Tag: sex

It Takes Two To Tango (So If The Sex Was Lousy That’s Also Your Fault)

I was born once but have died many times, a suicides cacophony,
dressed down to the 9’s in dismantled almost and
New York is covered in my gravestones.
145th and Park, drowned in taco flavored kisses
and horchata. Time of death: when her lips met mine (1:59AM)

Lost count how many lives lost down Amsterdam,
Jakes dilemma like mine: Do or Don’t,
a simple answer when you’re young
Yet it all went south with Chris on West 4th,
stuttering on words said, choking on courage
and the empty soliloquy. .

Singing up Lexington, laughter loud in our lungs,
wild and bewildering, the way love should.
He had on ripped jeans and the fountains were pink,
moonlight dazzling, surrounding me, pale eyes
drenched in passion. Kisses hidden by the scaffolding,
59th Street and Madison, rusted love to stir the stale blood.

A deathless death in inches, physical symphony
and reawakening from the tomb of myself.
The bedroom is covered in rebirth, amniotic evidence,
Past Dyre Avenue where God waits in open arms,
and heaven can come twice, with patience.

They Should Write A Book About Our Love (Then File It Under Fiction)

“You’re the American who didn’t want to come meet me?”

“I’m shy,” I lied, covering my face and embellishing. She laughed, falsely, throwing her shoulders back in a sort of exaggeration of herself.

“So you’re afraid of women?”

“Only the very beautiful ones.”

Her large eyes examined me in a way that made me uncomfortable. Quick, darting, loaded and looking for something. It wasn’t the way people looked at each other and I felt she was assessing me, weighing the quality of my face and character the way butchers check livestock in the meat market. So I did the same: She was gorgeous, skin like honey and a small, sensual frame. A shape that curved in ways pleasing to the eyes and more primal urges. And my eyes must have betrayed me, because in her glass reflection I saw a spark. Some silent affirmation that decided – “Yes, this ones fine.”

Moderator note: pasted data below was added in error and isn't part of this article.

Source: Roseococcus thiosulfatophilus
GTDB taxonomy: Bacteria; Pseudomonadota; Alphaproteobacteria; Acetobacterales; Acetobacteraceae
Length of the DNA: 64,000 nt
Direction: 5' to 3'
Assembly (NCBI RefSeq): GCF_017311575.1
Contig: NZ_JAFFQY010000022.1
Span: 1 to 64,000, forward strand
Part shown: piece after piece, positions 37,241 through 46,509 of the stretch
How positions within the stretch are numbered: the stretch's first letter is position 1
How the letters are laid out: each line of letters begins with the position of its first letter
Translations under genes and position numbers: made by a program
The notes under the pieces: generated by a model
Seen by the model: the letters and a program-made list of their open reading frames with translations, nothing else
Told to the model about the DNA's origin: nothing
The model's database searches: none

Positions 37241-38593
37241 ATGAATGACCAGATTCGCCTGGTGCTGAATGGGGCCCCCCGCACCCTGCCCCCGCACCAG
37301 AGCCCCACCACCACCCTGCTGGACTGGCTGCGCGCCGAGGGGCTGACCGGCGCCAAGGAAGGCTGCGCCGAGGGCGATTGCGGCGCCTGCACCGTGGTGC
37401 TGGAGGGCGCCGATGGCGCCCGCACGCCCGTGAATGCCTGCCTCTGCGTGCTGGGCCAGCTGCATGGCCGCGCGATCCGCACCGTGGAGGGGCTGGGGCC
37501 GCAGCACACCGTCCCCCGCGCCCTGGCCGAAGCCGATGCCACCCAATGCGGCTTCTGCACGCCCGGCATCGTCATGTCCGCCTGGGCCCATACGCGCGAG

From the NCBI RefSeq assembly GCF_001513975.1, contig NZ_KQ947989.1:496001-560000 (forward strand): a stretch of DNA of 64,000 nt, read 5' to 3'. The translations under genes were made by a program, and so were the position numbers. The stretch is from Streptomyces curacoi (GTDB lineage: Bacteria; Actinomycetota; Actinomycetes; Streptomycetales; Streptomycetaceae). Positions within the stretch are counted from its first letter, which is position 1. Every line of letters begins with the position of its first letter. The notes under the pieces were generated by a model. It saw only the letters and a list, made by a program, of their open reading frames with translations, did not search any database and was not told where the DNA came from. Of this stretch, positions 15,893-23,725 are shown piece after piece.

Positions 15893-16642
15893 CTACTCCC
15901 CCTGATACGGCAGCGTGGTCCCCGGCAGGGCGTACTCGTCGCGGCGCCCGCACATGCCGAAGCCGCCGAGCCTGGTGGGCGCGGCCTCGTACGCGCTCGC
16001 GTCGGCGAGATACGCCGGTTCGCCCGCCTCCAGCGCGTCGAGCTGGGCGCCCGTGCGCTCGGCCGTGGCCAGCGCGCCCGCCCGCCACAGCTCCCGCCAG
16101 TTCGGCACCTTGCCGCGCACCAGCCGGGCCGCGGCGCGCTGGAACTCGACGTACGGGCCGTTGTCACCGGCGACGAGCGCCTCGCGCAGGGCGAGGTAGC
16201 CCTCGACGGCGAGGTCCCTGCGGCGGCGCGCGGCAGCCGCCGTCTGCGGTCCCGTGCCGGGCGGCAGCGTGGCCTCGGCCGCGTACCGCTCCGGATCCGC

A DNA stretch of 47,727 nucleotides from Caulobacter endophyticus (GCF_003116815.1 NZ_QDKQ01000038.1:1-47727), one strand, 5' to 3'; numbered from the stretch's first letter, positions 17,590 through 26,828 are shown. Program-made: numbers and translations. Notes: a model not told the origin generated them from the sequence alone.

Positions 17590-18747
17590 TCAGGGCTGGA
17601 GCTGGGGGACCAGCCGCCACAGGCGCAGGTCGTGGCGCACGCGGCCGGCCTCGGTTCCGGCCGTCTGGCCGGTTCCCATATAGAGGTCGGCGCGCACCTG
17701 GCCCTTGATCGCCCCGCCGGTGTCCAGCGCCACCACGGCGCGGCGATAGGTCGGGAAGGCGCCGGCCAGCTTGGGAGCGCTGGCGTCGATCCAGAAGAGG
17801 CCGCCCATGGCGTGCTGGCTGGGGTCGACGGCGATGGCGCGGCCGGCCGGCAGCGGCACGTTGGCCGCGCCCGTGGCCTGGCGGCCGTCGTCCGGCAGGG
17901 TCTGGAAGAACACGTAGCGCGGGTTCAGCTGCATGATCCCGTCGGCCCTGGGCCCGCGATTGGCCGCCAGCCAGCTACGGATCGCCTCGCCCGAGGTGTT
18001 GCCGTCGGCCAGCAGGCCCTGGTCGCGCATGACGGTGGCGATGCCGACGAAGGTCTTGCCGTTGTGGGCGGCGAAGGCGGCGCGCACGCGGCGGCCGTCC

Her chaperones played the masters of ceremonies, hyping her qualities and whispering in the sidelines all the dark things I should do. We sang and danced in Patchanka, crawled wildly up and down Obispo unhinged and ordering beers for the kindest faces. Took breaks from undertones and sexual tensions with relaxed conversations about the beauty of a well sung salsa, joked pleasantly about her not wearing a bra and how bad my Spanish was.

Every so often she would casually press her side against my body, run a hand along my chest or neck. Staring into my eyes with an odd look of surrender, of offering; as if saying yes to a question I wasn’t asking.

“I could never take you home,” I said to her very frankly.

“So you think I’m ugly,” She replied playfully with a shove.

“The opposite. You’re one of the prettiest women I’ve ever seen. If I shared a bed or afternoon with you, it would be like something out of a dream. I’d never stop showing pictures of you to people, saying- ‘Look, see here, isn’t she the loveliest woman you’ve ever seen? And can you believe she’s interested in a guy like me?’ But I get the impression you want something. The way you look at me, it makes me doubtful. I could never trust your affection, unless you told me what it is, what it was, you were after, what you need. I’d gladly give it to you, honestly. If I can- if you would tell me. After that, I would be sure. It would show in your eyes and I would know if you really desired me, then maybe I could desire you as well.”

The confession, playful as I meant it, made an impression I did not expect. The spark in her eyes faded, and for a moment was replaced by something bordering on human. A sort of softness settled into the edges of her corneas, as if I tumbled onto a core and center too sentimental for such a jest. And admittedly, in reflection, perhaps my remarks were cruel in their truthful.

She laughed, a sound that came from somewhere much deeper than what she falsetto’d before, and tilted her head at me with a sort of pity.

“Eres noble,” She said, in a tone that may have been a compliment, but rang more of disappointment.

“Noble?” I asked.

“It means you’re a fag,” Chimed the chaperone.

And the three of them wandered away, without me.

Bonafide Blue Ribbon (aka Nice Guys Finish Last, and We Generally Warn You Before We Do) Part II

Feelings are cute but can turn monstrous, and should never be fed after midnight like Mogwais. None the less, or more the lesser, I waited for her in Connolly’s, wetting my desires with a whiskey neat and giving names to the little gremlins taking shape around my head and heart.

My mother always said an idle mind was Lucifer’s playground, and I never tempt the devil unless I’m ready to dance. Especially not after 12:00AM, the darkest hour, where you’re either climbing to the top of the world or on the verge of being crushed by it. Luckily my mind was made up and I had on my most comfortable shoes.